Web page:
In its latest Monthly Financial and Operations report released for the month of March, the corporation described the spending as under-recovery.

A break down of the report shows N43.31 billion was spent in January while N20.68 billion and N37.66 billion were spent in February and March respectively.

The amount was spent before the Federal Government halted subsidy in April when global oil prices plunged due to the COVID-19 pandemic.

Speaking on subsidy, the former President, Association of National Accountants of Nigeria, Dr Sam Nzekwe, said “There is no need for subsidy again because they are using it to make unnecessary demands and this is the corruption that we are talking about. They are also using it to finance corruption too.

“The money that they would have used for other sectors or even send to FAAC is being used for subsidy and we cannot actually quantify its impact on the masses; rather, it is used to enrich a very few.”

Nzekwe urged the PPPRA to ensure subsidy does not return and encouraged the government to liberalise the downstream oil sector in order to allow other marketers to participate in fuel importation.

He said, “The NNPC should not be the only one importing petrol. The downstream sector must not continue like this. Other players should be allowed to play in the space too. The sector should be fully liberalised.

“And it is because the NNPC is the only one importing and almost running everything that makes it simple for it to say whatever it wanted as expenses on subsidy or under-recovery. This should not continue.”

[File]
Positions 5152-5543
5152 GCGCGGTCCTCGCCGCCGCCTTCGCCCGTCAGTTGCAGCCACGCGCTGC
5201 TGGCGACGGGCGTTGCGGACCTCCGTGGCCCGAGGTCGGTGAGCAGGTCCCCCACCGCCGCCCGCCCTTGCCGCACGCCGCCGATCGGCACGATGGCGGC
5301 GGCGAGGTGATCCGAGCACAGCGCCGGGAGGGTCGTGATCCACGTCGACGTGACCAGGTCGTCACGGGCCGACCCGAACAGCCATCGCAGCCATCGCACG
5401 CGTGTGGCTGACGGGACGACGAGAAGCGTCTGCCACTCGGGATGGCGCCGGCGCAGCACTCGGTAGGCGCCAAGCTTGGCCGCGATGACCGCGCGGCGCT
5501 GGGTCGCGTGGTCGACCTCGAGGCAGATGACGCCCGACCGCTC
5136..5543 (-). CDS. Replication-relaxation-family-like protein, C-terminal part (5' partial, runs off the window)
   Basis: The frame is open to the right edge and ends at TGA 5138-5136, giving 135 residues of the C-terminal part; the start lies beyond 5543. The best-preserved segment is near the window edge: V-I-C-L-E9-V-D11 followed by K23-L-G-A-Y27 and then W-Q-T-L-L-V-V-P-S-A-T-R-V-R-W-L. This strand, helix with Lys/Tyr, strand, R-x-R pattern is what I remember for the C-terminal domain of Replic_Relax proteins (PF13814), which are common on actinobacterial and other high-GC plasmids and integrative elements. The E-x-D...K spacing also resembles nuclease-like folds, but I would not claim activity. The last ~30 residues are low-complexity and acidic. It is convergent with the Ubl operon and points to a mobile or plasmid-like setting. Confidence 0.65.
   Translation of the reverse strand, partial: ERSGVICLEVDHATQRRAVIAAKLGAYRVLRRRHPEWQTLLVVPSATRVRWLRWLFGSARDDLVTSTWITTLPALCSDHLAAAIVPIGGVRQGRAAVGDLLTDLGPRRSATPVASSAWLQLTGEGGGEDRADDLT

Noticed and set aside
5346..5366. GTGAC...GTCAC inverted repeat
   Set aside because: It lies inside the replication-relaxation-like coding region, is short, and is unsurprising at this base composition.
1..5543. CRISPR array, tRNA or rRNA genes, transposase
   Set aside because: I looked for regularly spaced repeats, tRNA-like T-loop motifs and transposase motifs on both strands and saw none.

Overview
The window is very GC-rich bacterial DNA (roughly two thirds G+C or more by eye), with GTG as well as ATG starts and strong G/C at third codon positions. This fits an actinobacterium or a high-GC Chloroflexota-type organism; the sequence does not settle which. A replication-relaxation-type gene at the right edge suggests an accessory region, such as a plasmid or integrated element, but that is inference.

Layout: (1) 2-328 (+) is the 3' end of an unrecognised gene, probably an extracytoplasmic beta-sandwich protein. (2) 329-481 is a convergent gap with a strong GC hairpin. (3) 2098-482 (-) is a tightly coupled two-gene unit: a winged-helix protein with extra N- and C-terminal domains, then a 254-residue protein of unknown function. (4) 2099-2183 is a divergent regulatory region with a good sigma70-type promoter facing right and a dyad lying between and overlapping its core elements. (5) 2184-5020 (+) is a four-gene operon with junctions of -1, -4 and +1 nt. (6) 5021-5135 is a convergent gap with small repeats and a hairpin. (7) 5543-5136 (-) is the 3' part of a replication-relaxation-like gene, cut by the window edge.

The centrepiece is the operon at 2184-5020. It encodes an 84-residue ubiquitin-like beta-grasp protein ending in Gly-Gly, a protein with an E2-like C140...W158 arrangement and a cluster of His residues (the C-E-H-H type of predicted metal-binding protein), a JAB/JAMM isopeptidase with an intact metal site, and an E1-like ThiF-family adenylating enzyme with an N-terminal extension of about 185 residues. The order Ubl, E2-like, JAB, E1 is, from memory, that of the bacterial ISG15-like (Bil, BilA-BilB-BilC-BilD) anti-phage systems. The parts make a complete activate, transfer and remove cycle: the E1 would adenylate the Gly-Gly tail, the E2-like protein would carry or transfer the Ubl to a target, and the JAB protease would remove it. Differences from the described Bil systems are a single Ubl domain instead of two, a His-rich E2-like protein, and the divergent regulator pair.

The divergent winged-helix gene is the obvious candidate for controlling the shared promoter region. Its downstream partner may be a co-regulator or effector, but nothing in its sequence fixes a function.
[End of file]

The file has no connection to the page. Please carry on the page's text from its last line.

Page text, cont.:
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Oil Prices Decline on Rising COVID-19 Cases



Oil 1

Global Oil Prices Dipped on Friday as New COVID-19 Cases Jump Globally

Global oil prices decline on Friday as the number of confirmed COVID-19 cases surged across the world.

Brent crude oil, against which Nigerian oil is priced, declined from $43.47 per barrel it traded on Thursday during the Asian trading session to $41.60 per barrel on Friday at around 11:39 am Nigerian time.

global Oil prices While the price of US West Texas Intermediate (WTI) crude oil dipped from $40.97 per barrel it traded on Thursday to $38.78 on Friday.

Oil traders and investors are worried that the rising number of COVID-19 new cases would disrupt demand for the commodity and force refineries to shut down once again.

“I do not suspect many oil traders will be looking to place significant bids in the market today, suggesting prices may continue to wallow into the weekend,” said Stephen Innes, chief global markets strategist at AxiCorp.

Despite efforts by both OPEC plus and other top oil producers to halt falling oil prices and reduce global oil glut, the lack of a cure for COVID-19 remained global concerns.

As previously stated on this platform, until a cure is found the world would have to find a way to either work through COVID-19 or shut down activities completely.

This is coming a day after the Federal Government of Nigeria announced that it was putting school resumption plan on hold following the latest COVID-19 report that shows Nigeria’s confirmed cases crossed 30,000 on Wednesday.

In the United States, more than 60,000 new COVID-19 cases were reported on Thursday, forcing lawmakers to start contemplating the second phase of COVID-19 lockdown.